A far-reaching climate and energy bill that includes a dramatic makeover of the nation’s electric vehicle tax credit program has received final congressional approval and is on its way to the White House for President Biden’s signature.
The clean vehicles tax credits program in the Inflation Reduction Act of 2022 is both more inclusive and more restrictive than the present program, which offers up to $7,500 in tax credits. The new program continues the credit, but with a different rollout and eligibility requirements.
“The $7,500 credit might exist on paper, but no vehicles will qualify for this purchase over the next few years,” John Bozzella, chief executive of the Alliance for Automotive Innovation, said in a statement.
The industry group has estimated that 70% of the electric and plug-in hybrid vehicles eligible for the existing tax credit would lose eligibility in 2023 under the measure’s tough battery content rules and vehicle price caps.
“Nearly all of our vehicles would be ineligible for incentives” until the company’s lower-priced models are introduced several years from now, said James Chen, vice president for public policy at electric truck and SUV maker Rivian. Its initial models, while built in the U.S., start in excess of $100,000, more than 25% above the measure’s price cap for trucks.
Lots of Limits
Here are the price limits for qualified cars and trucks and income limits on buyers who want to snag the $7,500 credit:
- Eligible cars cannot have an MSRP exceeding $55,000. The MSRPs for eligible trucks, vans and SUVs cannot exceed $80,000.
- Income limits for buyers of new vehicles are $300,000 for those filing joint federal tax returns, $225,000 for head of household filers and $150,000 for individual filers.
- Vehicles must be assembled in North America to be eligible, and credit applies to vehicles built after Dec. 31, 2022.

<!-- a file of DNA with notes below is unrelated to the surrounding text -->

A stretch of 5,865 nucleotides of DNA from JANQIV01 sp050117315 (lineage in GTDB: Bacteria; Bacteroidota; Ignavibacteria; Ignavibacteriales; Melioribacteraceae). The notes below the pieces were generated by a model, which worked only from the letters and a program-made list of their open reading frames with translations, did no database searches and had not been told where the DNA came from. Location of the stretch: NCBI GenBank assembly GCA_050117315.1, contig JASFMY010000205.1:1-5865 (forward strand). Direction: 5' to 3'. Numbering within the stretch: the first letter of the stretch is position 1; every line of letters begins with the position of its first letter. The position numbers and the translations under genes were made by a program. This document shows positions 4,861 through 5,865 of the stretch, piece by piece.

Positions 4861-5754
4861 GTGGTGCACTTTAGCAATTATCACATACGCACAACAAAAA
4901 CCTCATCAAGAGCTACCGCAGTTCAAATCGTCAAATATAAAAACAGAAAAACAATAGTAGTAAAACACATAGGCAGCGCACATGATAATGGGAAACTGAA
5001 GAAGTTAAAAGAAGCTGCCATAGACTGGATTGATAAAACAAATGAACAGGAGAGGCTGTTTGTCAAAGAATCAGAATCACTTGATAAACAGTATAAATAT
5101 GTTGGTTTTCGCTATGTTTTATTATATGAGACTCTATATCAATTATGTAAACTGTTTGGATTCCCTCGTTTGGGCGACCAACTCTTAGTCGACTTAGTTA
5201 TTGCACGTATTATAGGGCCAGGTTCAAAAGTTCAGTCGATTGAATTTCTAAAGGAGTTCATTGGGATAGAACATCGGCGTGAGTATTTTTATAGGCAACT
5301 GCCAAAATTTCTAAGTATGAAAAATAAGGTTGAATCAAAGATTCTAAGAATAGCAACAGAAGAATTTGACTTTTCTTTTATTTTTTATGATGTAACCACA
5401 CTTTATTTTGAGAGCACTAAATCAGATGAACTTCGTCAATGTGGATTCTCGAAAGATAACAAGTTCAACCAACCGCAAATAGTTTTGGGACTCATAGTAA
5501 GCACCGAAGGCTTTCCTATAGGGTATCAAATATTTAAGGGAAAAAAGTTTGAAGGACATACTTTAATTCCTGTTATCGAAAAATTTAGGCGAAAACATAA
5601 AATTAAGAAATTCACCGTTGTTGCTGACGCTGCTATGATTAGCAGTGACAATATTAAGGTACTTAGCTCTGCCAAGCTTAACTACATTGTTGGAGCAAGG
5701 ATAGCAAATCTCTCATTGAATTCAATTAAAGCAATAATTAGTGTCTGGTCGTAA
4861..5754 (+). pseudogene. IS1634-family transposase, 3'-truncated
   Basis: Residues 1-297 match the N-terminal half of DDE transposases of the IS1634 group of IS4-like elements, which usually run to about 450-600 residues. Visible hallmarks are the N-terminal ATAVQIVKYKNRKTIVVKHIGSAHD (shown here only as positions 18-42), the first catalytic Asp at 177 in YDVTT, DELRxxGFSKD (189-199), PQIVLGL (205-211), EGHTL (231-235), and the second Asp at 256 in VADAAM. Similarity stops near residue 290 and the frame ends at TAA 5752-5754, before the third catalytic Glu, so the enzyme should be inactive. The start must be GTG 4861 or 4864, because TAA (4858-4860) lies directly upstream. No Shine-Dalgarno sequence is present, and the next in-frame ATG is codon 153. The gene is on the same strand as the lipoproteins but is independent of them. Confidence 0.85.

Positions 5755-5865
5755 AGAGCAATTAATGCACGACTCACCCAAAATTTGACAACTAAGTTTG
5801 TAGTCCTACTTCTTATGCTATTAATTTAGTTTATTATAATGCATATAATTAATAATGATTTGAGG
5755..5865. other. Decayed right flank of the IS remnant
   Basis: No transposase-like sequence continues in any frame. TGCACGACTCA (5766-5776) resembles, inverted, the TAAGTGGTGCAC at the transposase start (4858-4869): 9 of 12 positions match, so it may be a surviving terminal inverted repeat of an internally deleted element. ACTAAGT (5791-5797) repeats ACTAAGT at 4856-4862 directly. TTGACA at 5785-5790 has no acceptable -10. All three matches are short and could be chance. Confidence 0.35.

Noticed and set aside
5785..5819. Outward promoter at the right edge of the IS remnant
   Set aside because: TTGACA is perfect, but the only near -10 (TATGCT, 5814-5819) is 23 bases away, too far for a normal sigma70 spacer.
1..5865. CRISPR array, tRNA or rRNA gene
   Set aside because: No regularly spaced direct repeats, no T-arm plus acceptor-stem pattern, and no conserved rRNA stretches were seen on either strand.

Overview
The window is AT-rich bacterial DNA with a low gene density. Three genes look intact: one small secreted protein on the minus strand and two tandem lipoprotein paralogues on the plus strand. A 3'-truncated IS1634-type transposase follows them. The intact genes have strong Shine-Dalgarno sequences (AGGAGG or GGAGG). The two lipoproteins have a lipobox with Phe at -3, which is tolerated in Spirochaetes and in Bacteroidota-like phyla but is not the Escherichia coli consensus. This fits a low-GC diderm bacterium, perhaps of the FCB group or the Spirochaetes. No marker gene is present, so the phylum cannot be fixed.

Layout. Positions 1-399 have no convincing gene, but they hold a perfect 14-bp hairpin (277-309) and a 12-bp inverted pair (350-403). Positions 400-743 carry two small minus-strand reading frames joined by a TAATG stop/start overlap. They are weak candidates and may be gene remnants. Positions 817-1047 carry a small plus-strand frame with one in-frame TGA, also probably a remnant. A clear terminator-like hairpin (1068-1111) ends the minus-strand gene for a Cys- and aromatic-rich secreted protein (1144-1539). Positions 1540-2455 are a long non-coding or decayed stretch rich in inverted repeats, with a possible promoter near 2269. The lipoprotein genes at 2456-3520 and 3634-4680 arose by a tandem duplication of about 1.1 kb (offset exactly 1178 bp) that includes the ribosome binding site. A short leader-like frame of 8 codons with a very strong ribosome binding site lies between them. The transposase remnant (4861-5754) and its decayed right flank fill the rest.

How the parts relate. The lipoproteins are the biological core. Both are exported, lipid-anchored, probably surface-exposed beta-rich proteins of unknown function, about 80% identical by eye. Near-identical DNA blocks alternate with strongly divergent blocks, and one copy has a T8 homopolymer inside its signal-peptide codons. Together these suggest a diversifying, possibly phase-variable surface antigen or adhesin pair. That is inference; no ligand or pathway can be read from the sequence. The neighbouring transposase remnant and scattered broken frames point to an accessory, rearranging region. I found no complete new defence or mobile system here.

Because the battery content restrictions get even more restrictive after 2023, it’s possible that no EVs would qualify for the credit in a few years unless manufacturers adjust pricing, build North American assembly plants and find new, approved sources for their battery materials.
Here’s more on the new plan that establishes tough new restrictions on where battery materials for electrified vehicles can come from and where qualified vehicles can be assembled:
- An eligible vehicle’s battery must contain certain levels of critical minerals—such as lithium—that are sourced in North America or one of the countries with which the U.S. has free-trade agreements. Minimum acceptable levels start at 40%—by cost—in 2023 and increase by 10 percentage points annually until hitting 80% in 2027.
- Eligible vehicles’ non-mineral battery components must be sourced in North American or free-trade countries, in increasing levels starting at 50% by cost in 2023 and topping out at 100% in 2029.
While the new program makes it more difficult for today’s EVs and plug-in hybrids to be eligible for the tax credit, it also increases the number of automakers whose vehicles could be eligible, and broadens the definition of the kinds of vehicles that could qualify.
Companies like General Motors and Tesla, which hit the 200,000 sales threshold in 2018, are eligible again since it eliminates the cap. Now the credit is applied at the time of sale, not at tax time. It also sets the tax credit for all eligible new vehicles at a flat $7,500 maximum rather than basing it on battery size, as with the present program.
The program changes today’s “plug-in vehicles” credit to a more encompassing “clean vehicles” credit, opening it to fuel-cell electrics and to future alternative fuels that might compete with battery-electric power.
It also establishes credits for used EVs and other qualifying clean vehicles—a first.